The problem is that the browsers so far were only able to run applications written in JavaScript. So if someone wanted to run the same piece of code on the browser and the desktop they had basically two choices:

  • Transpile code in a certain language to JavaScript, so that it could be run in the browser and find a compiler for that language that produced an executable running on the desktop
  • Write the code in JavaScript. It would run easily on the browser, and one could use a JavaScript engine to run it on the desktop. Node.JS is an example of a possible JavaScript engine

With WebAssembly instead, we can use every language we want, provided we are able to build a compiler producing WebAssembly bytecode. Given WebAssembly is a low-level instruction format, it is much easier to write efficient compilers, with respect to writing transpilers producing JavaScript code.

Executing WebAssembly

There are many ways to execute WebAssembly code. There are interpreters, compilers, and libraries to execute wasm files from within other applications. You can find a list here: https://github.com/appcypher/awesome-wasm-runtimes

Some of the most relevant are:

They permit to do two different things:

  • Run on the Desktop console applications consisting only of WASM assembly files
  • Run WASM modules inside larger applications, written in languages such as Java, Python or JavaScript (in this latter case, also running in the browser)

They vary in performance, support for versions of WASI, and availability as libraries for more or fewer languages. For example, at this time Wasm3 can be used as a library for Python, Rust, C/C++, Go, Swift, .NET, and a couple of other platforms. Wasmer seems to support a few more, including PHP and Ruby. Based on these differences you may want to pick one VM or the other, but in principle, they should all provide a very similar environment.

Our example: a simple lexer

There are many ways to write WebAssembly code. These are some:

  • We could write WAT, a textual format that can be compiled to the WASM binary format. In this format one specifies single instructions for the WASM VM. The WASM VM is a stack-based machine, in principle similar to the JVM, but it offers less instructions and they tend to be more basic.
  • We could directly produce WASM binary files. The level of abstraction is the same we have when using WAT, but we would need to produce these binary files, so there would be a few extra complications.
  • We could use Rust, which has good support for compilation to WASM
  • We could use AssemblyScript, a dialect of TypeScript which can be compiled to WASM

In our example, we will use AssemblyScript, as it is basically TypeScript, a language that is already familiar to many developers. Rust would also be a good choice, but we are not familiar with it. Writing WAT or WASM files manually would instead require a very significant effort. It could be interesting to write compilers generating WAT or WASM directly, but that is beyond the goals of this article.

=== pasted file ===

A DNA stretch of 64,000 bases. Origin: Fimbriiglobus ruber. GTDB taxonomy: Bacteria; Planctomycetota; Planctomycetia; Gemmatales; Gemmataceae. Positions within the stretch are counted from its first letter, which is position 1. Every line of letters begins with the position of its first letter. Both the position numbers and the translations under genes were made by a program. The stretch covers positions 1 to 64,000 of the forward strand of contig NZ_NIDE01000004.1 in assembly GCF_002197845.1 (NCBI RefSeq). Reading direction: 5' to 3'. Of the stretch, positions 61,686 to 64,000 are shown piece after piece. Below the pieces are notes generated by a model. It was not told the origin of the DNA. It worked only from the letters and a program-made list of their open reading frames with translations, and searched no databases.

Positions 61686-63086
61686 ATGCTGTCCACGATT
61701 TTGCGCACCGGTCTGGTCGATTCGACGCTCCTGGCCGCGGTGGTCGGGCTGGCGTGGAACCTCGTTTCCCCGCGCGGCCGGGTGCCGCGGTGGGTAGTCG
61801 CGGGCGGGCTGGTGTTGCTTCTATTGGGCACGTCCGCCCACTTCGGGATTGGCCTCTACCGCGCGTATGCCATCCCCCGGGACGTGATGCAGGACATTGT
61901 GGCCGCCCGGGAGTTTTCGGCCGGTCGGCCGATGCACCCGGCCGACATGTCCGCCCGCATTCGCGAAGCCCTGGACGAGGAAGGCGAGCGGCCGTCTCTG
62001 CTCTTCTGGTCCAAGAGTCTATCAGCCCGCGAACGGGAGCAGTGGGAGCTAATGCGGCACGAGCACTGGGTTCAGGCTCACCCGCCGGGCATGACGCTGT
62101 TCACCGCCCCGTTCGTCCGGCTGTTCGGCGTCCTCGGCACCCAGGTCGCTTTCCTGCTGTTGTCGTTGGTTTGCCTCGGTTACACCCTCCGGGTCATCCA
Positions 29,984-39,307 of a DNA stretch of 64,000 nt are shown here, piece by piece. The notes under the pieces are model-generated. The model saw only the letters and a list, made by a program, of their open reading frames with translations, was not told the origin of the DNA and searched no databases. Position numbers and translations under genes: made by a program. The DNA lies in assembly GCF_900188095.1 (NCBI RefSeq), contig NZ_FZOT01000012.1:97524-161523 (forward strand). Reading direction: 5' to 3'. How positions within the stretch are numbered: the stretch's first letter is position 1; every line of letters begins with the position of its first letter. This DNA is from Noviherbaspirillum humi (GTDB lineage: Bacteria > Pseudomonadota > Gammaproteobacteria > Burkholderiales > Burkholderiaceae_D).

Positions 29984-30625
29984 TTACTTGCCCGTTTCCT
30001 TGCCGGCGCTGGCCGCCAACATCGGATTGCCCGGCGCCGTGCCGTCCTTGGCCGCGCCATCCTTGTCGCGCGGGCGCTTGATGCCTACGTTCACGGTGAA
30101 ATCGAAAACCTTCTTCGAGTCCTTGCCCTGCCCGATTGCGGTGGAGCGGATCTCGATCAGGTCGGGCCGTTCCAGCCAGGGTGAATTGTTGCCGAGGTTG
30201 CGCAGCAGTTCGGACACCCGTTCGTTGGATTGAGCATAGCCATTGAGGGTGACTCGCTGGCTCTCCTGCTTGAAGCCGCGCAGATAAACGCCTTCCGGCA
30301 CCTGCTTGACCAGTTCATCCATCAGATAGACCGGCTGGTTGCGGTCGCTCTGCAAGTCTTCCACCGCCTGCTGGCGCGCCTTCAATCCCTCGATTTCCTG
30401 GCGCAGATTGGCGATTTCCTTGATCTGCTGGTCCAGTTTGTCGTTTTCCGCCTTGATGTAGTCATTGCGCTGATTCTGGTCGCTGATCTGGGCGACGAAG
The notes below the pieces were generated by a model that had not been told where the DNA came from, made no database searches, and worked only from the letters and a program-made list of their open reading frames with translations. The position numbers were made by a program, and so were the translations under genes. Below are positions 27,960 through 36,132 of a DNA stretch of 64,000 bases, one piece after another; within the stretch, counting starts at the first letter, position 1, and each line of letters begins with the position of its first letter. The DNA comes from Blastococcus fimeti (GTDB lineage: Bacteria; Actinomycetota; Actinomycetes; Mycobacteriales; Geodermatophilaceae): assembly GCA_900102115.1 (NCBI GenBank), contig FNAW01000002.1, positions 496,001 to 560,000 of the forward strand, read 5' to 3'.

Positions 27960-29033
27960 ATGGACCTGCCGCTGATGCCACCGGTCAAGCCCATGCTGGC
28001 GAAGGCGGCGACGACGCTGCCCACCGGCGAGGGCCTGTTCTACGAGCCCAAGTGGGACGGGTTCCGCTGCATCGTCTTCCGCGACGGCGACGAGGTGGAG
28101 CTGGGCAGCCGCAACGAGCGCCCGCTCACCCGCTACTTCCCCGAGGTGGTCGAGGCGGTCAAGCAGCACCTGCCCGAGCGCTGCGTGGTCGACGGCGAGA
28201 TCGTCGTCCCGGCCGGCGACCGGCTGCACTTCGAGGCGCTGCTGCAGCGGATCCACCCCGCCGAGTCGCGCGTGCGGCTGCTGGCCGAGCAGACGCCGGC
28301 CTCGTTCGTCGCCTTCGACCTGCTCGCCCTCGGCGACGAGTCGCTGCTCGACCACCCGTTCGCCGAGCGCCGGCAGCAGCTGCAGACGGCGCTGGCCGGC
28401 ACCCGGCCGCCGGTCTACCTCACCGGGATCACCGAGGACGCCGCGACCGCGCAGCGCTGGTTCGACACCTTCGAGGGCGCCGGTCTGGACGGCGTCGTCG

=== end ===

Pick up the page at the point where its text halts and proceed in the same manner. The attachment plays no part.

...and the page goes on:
To get started with AssemblyScript you can look into the official Quick Start guide to AssemblyScript.

In essence, you can create a Node.js project with these few commands:

npm init
npm install --save @assemblyscript/loader
npm install --save-dev assemblyscript
npx asinit .

The application per se resembles a normal TypeScript application. 

The original package.json specifies these scripts:

"scripts": {
    "test": "node tests",
    "asbuild:untouched": "asc assembly/index.ts --target debug",
    "asbuild:optimized": "asc assembly/index.ts --target release",
    "asbuild": "npm run asbuild:untouched && npm run asbuild:optimized"
  },

We can change them to specify:

  1. The application is compiled using asc (task build). This generates wasm files
  2. The application is run using wasmtime, our chosen wasm interpreter. This executes wasm files 
  3. We can also generate only the library, without including the tasks which are specific to the console application (task compilelib). While in this tutorial we will only execute the Console application we may want to generate the library in lexer.wasm and use that library from Python, JavaScript or any other language supported by our WASM VM of choice

We could also specify a couple of extra dependencies. The resulting package.json will look like this:

{
 "scripts": {
   "build": "asc assembly/index.ts -b build/index.wasm -t build/index.wat",
   "run": "wasmtime --dir . build/index.wasm",
   "compilelib": "asc assembly/lexer.ts -b build/lexer.wasm -t build/lexer.wat"
 },
 "dependencies": {
   "@assemblyscript/loader": "^0.19.12",
   "as-wasi": "^0.4.6",
   "source-map-support": "^0.5.20"
 },
 "devDependencies": {
   "assemblyscript": "^0.19.12"
 }
}

Our example would be about creating a library to describe simple lexers. Our lexers will recognize different types of tokens. It is based on a need we have: running lexers (and parsers) both on the web and on the desktop.